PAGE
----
The effects of drought are not equally distributed and it is usually the resource poor farmers- who bear the consequences of water rationing- that opt out of agriculture or migrate. Not many farmers in the tail-end village where I worked had the capacity to invest in drip irrigation. Therefore, the current solution to ‘ban’ or ‘blame’ sugarcane cultivation in Maharashtra must stake stock of the fact that farmers have unequal access to power and resource structures.
Tinkering with sugarcane also requires the political as well as bureaucratic will to take on this rural elite. Given that the society and economy in western Maharashtra is shaped on and around sugarcane, it is imperative to offer pathways such as flexible loans, targeted subsidies and crop to ensure that the livelihoods of farmers are protected when policy decisions are made.
Where is the transparency in water allocation and regulation?
Agrarian distress and water scarcity have been part of the rural fabric in Maharashtra for over a decade. Since a substantial area of Maharashtra falls in the rain shadow belt of the Western Ghats, droughts have been a recurring phenomenon in this area. However what has intensified the nature of drought and severity of the crises in the last few years is the competition over water resources in a rapidly urbanising and industrialising state. In most instances, it is the agricultural water that is first to be rationed. This competition over water is a battle of trade-offs: Should we have an IPL cricket series or should we provide water to the starved regions? Should we ration water to the farmers or to the industry?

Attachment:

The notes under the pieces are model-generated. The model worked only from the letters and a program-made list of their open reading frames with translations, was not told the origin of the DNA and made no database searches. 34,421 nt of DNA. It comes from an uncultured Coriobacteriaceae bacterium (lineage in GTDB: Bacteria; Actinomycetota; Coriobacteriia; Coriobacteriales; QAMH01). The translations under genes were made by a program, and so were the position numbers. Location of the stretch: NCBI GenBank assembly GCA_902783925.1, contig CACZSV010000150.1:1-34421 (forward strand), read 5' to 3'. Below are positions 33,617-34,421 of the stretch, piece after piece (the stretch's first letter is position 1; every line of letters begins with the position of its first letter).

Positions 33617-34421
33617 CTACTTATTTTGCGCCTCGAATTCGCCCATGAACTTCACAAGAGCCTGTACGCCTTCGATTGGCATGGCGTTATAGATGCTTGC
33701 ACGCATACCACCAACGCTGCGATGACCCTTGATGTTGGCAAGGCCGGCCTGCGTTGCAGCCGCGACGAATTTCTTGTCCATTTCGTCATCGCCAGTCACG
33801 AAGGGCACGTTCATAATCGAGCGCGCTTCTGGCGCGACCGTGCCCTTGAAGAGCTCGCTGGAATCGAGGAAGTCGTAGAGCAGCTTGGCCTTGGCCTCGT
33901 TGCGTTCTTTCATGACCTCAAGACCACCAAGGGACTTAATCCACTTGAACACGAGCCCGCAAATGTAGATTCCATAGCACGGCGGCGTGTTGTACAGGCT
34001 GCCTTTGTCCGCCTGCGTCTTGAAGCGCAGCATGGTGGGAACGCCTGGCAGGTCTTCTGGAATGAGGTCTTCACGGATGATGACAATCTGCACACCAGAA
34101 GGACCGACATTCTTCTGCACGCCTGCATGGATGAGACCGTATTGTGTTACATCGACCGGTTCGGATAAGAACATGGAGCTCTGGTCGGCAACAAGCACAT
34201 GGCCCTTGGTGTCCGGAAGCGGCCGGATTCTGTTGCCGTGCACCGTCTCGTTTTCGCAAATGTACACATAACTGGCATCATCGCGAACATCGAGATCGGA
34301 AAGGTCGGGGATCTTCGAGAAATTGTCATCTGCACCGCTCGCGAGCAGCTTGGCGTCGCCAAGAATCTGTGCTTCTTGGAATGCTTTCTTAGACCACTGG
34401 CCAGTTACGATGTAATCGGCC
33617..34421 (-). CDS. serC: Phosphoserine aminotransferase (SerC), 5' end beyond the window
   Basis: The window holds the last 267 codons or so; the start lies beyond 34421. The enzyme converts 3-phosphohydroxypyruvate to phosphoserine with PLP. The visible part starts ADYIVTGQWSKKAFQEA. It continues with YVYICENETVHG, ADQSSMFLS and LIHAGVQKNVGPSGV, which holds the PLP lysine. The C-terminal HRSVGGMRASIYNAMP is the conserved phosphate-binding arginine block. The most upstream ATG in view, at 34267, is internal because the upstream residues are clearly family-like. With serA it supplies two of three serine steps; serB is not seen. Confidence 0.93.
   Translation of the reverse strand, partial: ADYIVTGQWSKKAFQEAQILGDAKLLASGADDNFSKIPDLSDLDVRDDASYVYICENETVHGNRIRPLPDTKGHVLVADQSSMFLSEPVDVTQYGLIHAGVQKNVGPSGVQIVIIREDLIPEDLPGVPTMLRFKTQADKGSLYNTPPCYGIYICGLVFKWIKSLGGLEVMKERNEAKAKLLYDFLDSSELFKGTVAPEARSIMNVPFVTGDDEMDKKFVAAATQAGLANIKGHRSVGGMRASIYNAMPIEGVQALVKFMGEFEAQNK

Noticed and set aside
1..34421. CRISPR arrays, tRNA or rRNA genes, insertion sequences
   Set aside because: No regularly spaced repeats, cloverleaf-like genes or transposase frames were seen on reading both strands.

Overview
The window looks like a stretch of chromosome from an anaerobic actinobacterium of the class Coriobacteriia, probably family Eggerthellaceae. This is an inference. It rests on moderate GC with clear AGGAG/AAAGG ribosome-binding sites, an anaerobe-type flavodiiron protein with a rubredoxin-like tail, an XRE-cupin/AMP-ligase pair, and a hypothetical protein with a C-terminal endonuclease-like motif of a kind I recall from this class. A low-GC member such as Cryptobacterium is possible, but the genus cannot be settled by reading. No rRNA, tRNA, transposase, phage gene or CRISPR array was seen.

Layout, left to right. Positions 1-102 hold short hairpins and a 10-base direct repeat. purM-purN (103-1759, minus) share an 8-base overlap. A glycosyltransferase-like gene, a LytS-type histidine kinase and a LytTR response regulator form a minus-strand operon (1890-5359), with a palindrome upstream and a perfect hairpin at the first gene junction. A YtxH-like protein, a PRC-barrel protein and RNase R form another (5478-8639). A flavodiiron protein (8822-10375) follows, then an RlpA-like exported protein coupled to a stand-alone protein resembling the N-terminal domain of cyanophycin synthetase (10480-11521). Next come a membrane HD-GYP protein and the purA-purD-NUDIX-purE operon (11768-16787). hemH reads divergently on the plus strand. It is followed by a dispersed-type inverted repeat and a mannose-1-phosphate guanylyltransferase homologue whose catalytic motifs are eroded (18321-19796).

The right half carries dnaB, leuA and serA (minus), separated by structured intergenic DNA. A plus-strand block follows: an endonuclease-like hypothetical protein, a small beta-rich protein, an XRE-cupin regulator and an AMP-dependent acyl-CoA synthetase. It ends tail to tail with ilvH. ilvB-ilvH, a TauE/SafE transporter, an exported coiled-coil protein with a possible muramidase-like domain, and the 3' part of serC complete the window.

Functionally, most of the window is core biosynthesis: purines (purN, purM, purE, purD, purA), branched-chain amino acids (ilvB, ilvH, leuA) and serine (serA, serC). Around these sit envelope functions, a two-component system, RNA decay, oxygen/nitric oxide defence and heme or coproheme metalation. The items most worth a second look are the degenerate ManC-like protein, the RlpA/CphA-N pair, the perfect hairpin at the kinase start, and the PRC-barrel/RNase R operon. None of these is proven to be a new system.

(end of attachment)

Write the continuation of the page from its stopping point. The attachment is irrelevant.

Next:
Very few people seem to take note of the fact that Maharashtra has a water regulator, the Maharashtra Water Resources Regulatory Authority, which was originally supposed to be body to regulate water across uses. Its mandate was amended in 2011 on the pretext that to have non-elected body to decide over allocations, which are political decisions is un-democratic.
However, many of the decisions that involve water allocation are still opaque, and rarely there has been any political accountability when water is diverted from agriculture to industrial uses. Moreover, groundwater, where the scale of extraction is immense- is usually left out of the purview of water resource regulation efforts, which focuses on surface or sub-surface irrigation. The administrative silos between departments and jurisdictions, further add to the complicated picture of perverse incentives, which leads to over extraction of the resource, with often socially unequal outcomes.
Maharashtra (and India) need radical shifts in addressing its water problems and thinking about solutions. Regulating a resource such as water needs a broader strategy which encompass all its uses (irrigation, domestic, industrial, and ecosystem) and sources (groundwater, canal water, lift, wells, etc). More fundamentally, there is an urgent need to avoid short-term technical fixes to issues that have social, political and economic dimensions- such as sugarcane cultivation, and make water allocations much more transparent and accountable.